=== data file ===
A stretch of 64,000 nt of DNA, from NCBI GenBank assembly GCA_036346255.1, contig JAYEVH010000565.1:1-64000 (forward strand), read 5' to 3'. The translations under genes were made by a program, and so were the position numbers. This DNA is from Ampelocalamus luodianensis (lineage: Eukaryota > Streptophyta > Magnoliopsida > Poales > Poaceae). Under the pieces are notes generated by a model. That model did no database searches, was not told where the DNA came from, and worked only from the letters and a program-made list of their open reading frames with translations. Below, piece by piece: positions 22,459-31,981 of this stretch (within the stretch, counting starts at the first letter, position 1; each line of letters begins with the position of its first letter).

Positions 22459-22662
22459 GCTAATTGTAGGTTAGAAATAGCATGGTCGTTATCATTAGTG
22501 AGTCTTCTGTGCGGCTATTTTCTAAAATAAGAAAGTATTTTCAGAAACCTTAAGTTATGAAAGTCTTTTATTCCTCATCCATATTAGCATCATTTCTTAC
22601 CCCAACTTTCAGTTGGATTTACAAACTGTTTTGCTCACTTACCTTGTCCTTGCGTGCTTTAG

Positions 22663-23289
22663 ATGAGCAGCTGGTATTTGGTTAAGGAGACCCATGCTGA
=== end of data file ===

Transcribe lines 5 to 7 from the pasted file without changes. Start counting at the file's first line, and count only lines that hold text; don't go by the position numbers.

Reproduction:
22601 CCCAACTTTCAGTTGGATTTACAAACTGTTTTGCTCACTTACCTTGTCCTTGCGTGCTTTAG

Positions 22663-23289
22663 ATGAGCAGCTGGTATTTGGTTAAGGAGACCCATGCTGA